MANILA, Philippines - The Bangko Sentral ng Pilipinas (BSP) on Tuesday fired back at businessman Roberto V. Ongpin, who has threatened to file a graft case against BSP Deputy Governor Nestor Espenilla.
In a statement, the BSP defended Espenilla, a career central banker for over three decades, saying "he has provided excellent reforms-oriented leadership as sector-in-charge of the BSP's banking supervision and examination sector."
Last Friday, Ongpin said he will file a criminal complaint against Espenilla for alleged violation of the anti-graft law. He claimed the violation occurred after the Anti Money Laundering Council sought a a freeze on his bank accounts, when Espenilla already cleared the former Trade minister's transactions with Development Bank of the Philippines.
The BSP noted that Espenilla was designated as BSP officer-in-charge and acting chairman of the AMLC in place of BSP Governor Amando Tetangco, Jr., who was away on official business, when the petition to the Court of Appeals for the freezing of Ongpin's accounts were presented to the AMLC.
The central bank further said any decision of the AMLC is approved not just by the head of the BSP but also the heads of the Insurance Commission and Securities and Exchange Commission.
"The BSP notes with concern therefore that Mr. Ongpin singles out BSP Deputy Governor Nestor A. Espenilla Jr. as the cause of the freezing of his accounts. He claims that 'Espenilla has caused my reputation the gravest damage by his signing an ex-parte petition with the Court of Appeals that my bank accounts be frozen'," the BSP said.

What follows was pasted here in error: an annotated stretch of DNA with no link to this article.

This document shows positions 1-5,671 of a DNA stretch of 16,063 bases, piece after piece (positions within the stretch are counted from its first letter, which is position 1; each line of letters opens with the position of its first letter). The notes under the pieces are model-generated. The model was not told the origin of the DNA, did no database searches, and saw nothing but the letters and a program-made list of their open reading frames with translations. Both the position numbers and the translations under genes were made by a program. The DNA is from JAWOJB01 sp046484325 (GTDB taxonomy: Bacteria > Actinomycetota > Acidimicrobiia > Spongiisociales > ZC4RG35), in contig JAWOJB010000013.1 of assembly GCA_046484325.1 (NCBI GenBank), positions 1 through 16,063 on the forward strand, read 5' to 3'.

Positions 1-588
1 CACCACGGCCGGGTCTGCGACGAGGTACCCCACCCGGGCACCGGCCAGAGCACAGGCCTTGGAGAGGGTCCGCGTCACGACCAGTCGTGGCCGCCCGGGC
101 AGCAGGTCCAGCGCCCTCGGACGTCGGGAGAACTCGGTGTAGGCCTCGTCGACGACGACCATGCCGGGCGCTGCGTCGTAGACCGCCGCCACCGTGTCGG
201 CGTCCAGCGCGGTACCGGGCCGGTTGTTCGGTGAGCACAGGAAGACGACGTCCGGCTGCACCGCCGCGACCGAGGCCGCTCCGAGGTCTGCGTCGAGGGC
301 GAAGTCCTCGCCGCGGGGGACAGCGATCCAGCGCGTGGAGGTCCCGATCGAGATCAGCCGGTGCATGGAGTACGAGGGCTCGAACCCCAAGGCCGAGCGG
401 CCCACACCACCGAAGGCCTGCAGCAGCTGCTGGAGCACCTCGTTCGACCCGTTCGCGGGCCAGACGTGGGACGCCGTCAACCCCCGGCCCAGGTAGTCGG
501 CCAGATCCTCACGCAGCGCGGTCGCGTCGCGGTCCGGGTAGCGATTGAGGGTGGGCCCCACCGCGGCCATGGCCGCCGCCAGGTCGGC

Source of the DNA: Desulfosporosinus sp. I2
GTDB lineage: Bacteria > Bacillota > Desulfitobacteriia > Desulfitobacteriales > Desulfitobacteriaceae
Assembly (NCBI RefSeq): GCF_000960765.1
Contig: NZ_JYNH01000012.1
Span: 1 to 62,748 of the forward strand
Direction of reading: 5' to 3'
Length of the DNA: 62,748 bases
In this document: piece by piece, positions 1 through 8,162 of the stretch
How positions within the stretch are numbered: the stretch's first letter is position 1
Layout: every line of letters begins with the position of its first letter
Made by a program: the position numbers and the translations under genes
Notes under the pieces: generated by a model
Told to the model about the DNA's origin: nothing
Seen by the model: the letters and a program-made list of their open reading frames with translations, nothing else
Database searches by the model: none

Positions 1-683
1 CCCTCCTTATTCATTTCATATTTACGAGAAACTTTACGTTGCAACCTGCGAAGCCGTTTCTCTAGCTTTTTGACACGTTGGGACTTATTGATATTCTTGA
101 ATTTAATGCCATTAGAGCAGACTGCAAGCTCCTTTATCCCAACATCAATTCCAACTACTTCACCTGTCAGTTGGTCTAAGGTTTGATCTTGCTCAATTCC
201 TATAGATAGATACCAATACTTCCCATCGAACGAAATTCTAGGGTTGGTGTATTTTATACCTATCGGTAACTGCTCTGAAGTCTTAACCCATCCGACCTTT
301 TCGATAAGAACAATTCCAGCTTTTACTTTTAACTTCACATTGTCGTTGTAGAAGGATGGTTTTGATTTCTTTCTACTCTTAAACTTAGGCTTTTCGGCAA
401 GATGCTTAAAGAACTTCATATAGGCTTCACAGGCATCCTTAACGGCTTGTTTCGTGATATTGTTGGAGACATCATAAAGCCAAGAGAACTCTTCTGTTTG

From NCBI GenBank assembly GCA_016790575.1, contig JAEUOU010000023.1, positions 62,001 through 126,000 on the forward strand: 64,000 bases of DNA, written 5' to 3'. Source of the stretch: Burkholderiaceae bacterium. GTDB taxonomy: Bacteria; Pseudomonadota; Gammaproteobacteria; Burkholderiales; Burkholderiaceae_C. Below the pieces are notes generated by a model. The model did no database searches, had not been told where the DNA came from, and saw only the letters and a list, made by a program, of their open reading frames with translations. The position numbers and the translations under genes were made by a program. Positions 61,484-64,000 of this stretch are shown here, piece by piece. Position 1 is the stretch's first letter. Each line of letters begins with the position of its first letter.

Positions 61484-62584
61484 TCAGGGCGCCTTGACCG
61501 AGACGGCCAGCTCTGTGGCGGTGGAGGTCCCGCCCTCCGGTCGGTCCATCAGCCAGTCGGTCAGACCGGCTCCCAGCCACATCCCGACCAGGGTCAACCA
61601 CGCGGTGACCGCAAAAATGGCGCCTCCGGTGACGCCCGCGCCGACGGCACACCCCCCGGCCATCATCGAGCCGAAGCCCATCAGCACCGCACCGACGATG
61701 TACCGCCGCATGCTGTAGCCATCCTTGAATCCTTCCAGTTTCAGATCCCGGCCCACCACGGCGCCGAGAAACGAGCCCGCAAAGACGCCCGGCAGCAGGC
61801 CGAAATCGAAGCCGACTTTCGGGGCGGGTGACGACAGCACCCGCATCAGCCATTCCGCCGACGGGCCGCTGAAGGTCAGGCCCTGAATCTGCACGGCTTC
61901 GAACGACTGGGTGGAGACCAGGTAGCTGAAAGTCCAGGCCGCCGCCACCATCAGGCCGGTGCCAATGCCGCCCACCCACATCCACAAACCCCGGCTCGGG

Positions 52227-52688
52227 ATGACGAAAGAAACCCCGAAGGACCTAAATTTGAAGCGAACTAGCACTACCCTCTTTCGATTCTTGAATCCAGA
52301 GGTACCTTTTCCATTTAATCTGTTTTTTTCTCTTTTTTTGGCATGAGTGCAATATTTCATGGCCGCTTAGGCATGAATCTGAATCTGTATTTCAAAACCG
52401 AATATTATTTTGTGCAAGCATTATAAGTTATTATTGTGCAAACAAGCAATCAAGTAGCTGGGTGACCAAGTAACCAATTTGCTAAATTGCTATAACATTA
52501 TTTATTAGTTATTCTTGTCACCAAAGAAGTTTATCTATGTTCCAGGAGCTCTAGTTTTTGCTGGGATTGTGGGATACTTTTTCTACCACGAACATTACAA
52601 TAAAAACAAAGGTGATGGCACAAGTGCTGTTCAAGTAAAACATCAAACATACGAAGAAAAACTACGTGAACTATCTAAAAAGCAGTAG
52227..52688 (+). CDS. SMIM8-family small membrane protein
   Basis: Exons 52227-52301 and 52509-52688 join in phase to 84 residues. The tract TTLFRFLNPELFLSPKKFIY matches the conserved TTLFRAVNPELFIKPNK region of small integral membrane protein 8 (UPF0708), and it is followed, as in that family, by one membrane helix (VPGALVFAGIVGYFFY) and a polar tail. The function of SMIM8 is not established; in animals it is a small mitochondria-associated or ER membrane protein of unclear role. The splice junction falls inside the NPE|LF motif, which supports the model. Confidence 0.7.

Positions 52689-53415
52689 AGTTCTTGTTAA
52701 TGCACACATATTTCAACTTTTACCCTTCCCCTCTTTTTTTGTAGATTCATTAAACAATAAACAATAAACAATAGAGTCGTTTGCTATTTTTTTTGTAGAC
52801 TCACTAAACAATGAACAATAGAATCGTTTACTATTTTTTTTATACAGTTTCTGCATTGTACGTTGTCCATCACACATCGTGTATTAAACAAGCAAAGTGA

"Mr. Ongpin is wrong. The CA said probable cause exists to freeze the subject bank accounts based on the AMLC petition filed by the lawyers of the Office of the Solicitor General, the AMLC' statutory counsel."
The Ombudsman last September had issued a resolution finding probable cause to indict Ongpin along with other respondents in the criminal case filed by the DBP related to loans granted to aquire shares of Philex Mining Corp. The Ombudsman found the facts indicated violations of the Anti-Graft and Corrupt Practices Act and that money laundering may have been committed, so it referred the matter to the AMLC.
Reuters reported the CA issued an order on December 6 on a temporary freeze on about 100 bank accounts linked to Ongpin, the country's ninth-richest man, following charges he obtained preferential loans from DBP.
On the deferral of Ongpin's confirmation
Ongpin also criticized the BSP for deferring action on his election as co-chairman and director of his own bank, the Philippine Bank of Communications. He quit the board, saying the decision of the Monetary Board "clearly will undermine the operations of the bank and may result in major depositors losing confidence in the bank." He later sold his shares in PBCom to his nephew.
However, the BSP said it simply deferred Ongpin's confirmation "pending completion of assessment of certain material information.
"As an independent central monetary authority, the BSP has the responsibility to ensure that careful evaluation of critical elements is made before final decisions are promulgated," the BSP said.